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Tire Sizing: A Puncture in the Fabric of Reality

August 28, 2021 - Words and photos by Tyson Blades

So you purchased a new tire and got it home only to find that it doesn’t fit on your rim. In fact, the rim is way too small. The old tire definitely said “26” on the sidewall, right? Did you mistakenly tear a hole in space-time and pass through to a dimension where inches are a different length? Has America finally gone metric? Bewildered, you take the bike and new tire to your local bike shop, where you are told it is the “wrong 26-inch tire.”
Tire sizes exist in a reality of their own. An Orwellian reality where twenty-six by one point seven five does not equal twenty-six by one and three quarters. It is almost as if the industry is telling us that two plus two does not equal four.
Bicycles and their tires have evolved over many years to reach their current form. Every region of the world had its own standards at some point in time. The International Standards Organization (ISO) wasn’t formed until 1947. By then, the safety bicycle, the bike with two wheels of the exact same size, had already been around for over 70 years.
Weirdly something that the world’s many bike manufacturers seem to agree on from the beginning was that the tire’s diameter is measured from tread to tread. Imagine two different bikes with 26-inch wheels: one has very skinny tires, the other has fatter, balloon-like tires. If both tires have an outer diameter of 26 inches, then the rim diameter on the balloon-tire bike would have to be smaller. That is why there is more than one 26, and they are not always interchangeable.
A good rule to remember is this: if the tire size is expressed in decimal, it is not interchangeable with a tire size expressed in fractions (26 x 1.75 is not equal to 26 x 1 ¾). This is also known as Brown’s Law, and you can find it and a useful set of wheel sizes tables for comparison here.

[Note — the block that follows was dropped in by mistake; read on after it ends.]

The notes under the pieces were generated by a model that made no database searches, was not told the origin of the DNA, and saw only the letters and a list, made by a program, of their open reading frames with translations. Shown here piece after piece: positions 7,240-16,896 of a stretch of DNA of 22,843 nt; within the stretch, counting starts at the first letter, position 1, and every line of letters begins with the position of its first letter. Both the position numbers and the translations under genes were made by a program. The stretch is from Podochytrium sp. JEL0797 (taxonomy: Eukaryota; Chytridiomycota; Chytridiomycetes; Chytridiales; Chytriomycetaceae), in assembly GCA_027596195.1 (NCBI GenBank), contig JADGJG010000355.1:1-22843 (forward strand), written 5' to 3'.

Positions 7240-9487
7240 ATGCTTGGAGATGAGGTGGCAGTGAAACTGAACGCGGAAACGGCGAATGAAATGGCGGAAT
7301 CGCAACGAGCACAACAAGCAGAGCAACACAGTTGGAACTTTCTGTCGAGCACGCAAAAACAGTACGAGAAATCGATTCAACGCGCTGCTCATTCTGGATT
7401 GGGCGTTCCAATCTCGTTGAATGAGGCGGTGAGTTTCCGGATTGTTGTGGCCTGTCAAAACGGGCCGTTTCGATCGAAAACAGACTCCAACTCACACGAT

Enter the rim diameter. The ISO developed a rim and tire-sizing system called ETRTO, later changed to bead seat diameter (BSD). This is the measurement in millimeters that refers to the diameter at the bead seats of the rim. The tire bead seat sits just below the edge of the rim, and it is the part that grabs the tire, so it doesn’t blow off when inflated. The ISO rim and tire notation defines the width and diameter of the tire. For example, 45-622 is a 700c tire that is 45 millimeters wide, fully inflated. A cruiser tire would most likely be designated 47-559, or 26 x 2.125. A fractional middleweight tire would be a 54-571 or 26 x 1 ¾. Most tires these days have the marketing size and the two-number BSD size printed on or molded into the sidewall.

“In the weird, wacky world of tire sizing, 27 is larger than 29.”

Marketing alone is responsible for the fact that 700c, 29-inch, and 28-inch all refer to tires with the same BSD, in this case, 622mm. A tire that is called “29-inch” means that the mountain bike industry wanted to differentiate themselves from road bikes by calling super-wide, 700c knobby tires by a different name (they also did this with 650b, calling it “27.5-inch”… it’s actually not even close, there’s a really good article about that if you are interested). A road tire that is called a “28-inch” means that companies, like Schwalbe, which is based in Germany, still label their tires according to the older regional standard that their marketing division still, for whatever reason, won’t let go of. But it is interchangeable with a 700c tire. All three of these tire sizes, when measured from the bead seats, are 622 millimeters in diameter.
If you have an older road bike that takes 27-inch wheels, strap in and prepare yourself for this weirdness: 27-inch tires have a BSD of 630mm, where 700c and 29-inch tires have a BSD of 622mm. In the weird, wacky world of tire sizing, 27 is larger than 29. I guess space-time, like marketing, is truly warped.

Cycling is now a part of the global economy. Manufacturing is no longer localized to each region. To make bikes easier to buy and maintain, every bike company needs to produce a bike with wheels that can take replacement tires in whatever country they ship them to. In parity with the manufacturers, consumer demand affects this part of the cycling economy with the expectation of availability of the right size tire.
Modern bicycles do not suffer from this problem. However, many cyclists still ride older bikes. Older bikes are handed down to family members, purchased at yard sales, and even coveted by pickers and restorers. From the standpoint of a shop that does bike repair, there are just as many older bikes as newer ones on the road. Older bikes, like newer ones, need replacement tires. So before you convince yourself that you have been transported to another dimension, bring your bike to your local bike shop.